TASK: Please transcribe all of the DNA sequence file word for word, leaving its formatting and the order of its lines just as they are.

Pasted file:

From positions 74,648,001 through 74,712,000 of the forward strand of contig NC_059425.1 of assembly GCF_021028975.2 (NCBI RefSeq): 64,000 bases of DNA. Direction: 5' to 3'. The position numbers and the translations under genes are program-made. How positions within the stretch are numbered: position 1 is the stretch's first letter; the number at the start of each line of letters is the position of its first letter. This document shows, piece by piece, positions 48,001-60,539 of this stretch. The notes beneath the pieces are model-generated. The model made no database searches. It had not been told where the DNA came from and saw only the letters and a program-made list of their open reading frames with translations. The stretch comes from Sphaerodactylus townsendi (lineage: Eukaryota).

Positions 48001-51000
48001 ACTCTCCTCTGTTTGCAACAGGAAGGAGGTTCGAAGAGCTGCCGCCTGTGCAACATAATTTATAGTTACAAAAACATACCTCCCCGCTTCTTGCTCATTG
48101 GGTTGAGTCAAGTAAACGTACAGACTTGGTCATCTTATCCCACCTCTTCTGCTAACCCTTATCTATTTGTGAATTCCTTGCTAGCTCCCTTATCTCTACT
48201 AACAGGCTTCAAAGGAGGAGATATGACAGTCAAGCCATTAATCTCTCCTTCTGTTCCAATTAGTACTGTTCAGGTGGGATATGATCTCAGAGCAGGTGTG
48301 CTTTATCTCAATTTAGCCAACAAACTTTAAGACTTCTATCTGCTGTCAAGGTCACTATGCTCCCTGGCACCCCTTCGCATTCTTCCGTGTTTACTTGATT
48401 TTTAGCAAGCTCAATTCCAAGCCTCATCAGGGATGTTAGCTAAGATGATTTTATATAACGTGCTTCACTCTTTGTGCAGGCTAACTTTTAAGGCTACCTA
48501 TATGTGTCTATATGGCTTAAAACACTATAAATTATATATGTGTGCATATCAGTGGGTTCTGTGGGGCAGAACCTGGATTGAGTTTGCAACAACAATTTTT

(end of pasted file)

From positions 74,648,001 through 74,712,000 of the forward strand of contig NC_059425.1 of assembly GCF_021028975.2 (NCBI RefSeq): 64,000 bases of DNA. Direction: 5' to 3'. The position numbers and the translations under genes are program-made. How positions within the stretch are numbered: position 1 is the stretch's first letter; the number at the start of each line of letters is the position of its first letter. This document shows, piece by piece, positions 48,001-60,539 of this stretch. The notes beneath the pieces are model-generated. The model made no database searches. It had not been told where the DNA came from and saw only the letters and a program-made list of their open reading frames with translations. The stretch comes from Sphaerodactylus townsendi (lineage: Eukaryota).

Positions 48001-51000
48001 ACTCTCCTCTGTTTGCAACAGGAAGGAGGTTCGAAGAGCTGCCGCCTGTGCAACATAATTTATAGTTACAAAAACATACCTCCCCGCTTCTTGCTCATTG
48101 GGTTGAGTCAAGTAAACGTACAGACTTGGTCATCTTATCCCACCTCTTCTGCTAACCCTTATCTATTTGTGAATTCCTTGCTAGCTCCCTTATCTCTACT
48201 AACAGGCTTCAAAGGAGGAGATATGACAGTCAAGCCATTAATCTCTCCTTCTGTTCCAATTAGTACTGTTCAGGTGGGATATGATCTCAGAGCAGGTGTG
48301 CTTTATCTCAATTTAGCCAACAAACTTTAAGACTTCTATCTGCTGTCAAGGTCACTATGCTCCCTGGCACCCCTTCGCATTCTTCCGTGTTTACTTGATT
48401 TTTAGCAAGCTCAATTCCAAGCCTCATCAGGGATGTTAGCTAAGATGATTTTATATAACGTGCTTCACTCTTTGTGCAGGCTAACTTTTAAGGCTACCTA
48501 TATGTGTCTATATGGCTTAAAACACTATAAATTATATATGTGTGCATATCAGTGGGTTCTGTGGGGCAGAACCTGGATTGAGTTTGCAACAACAATTTTT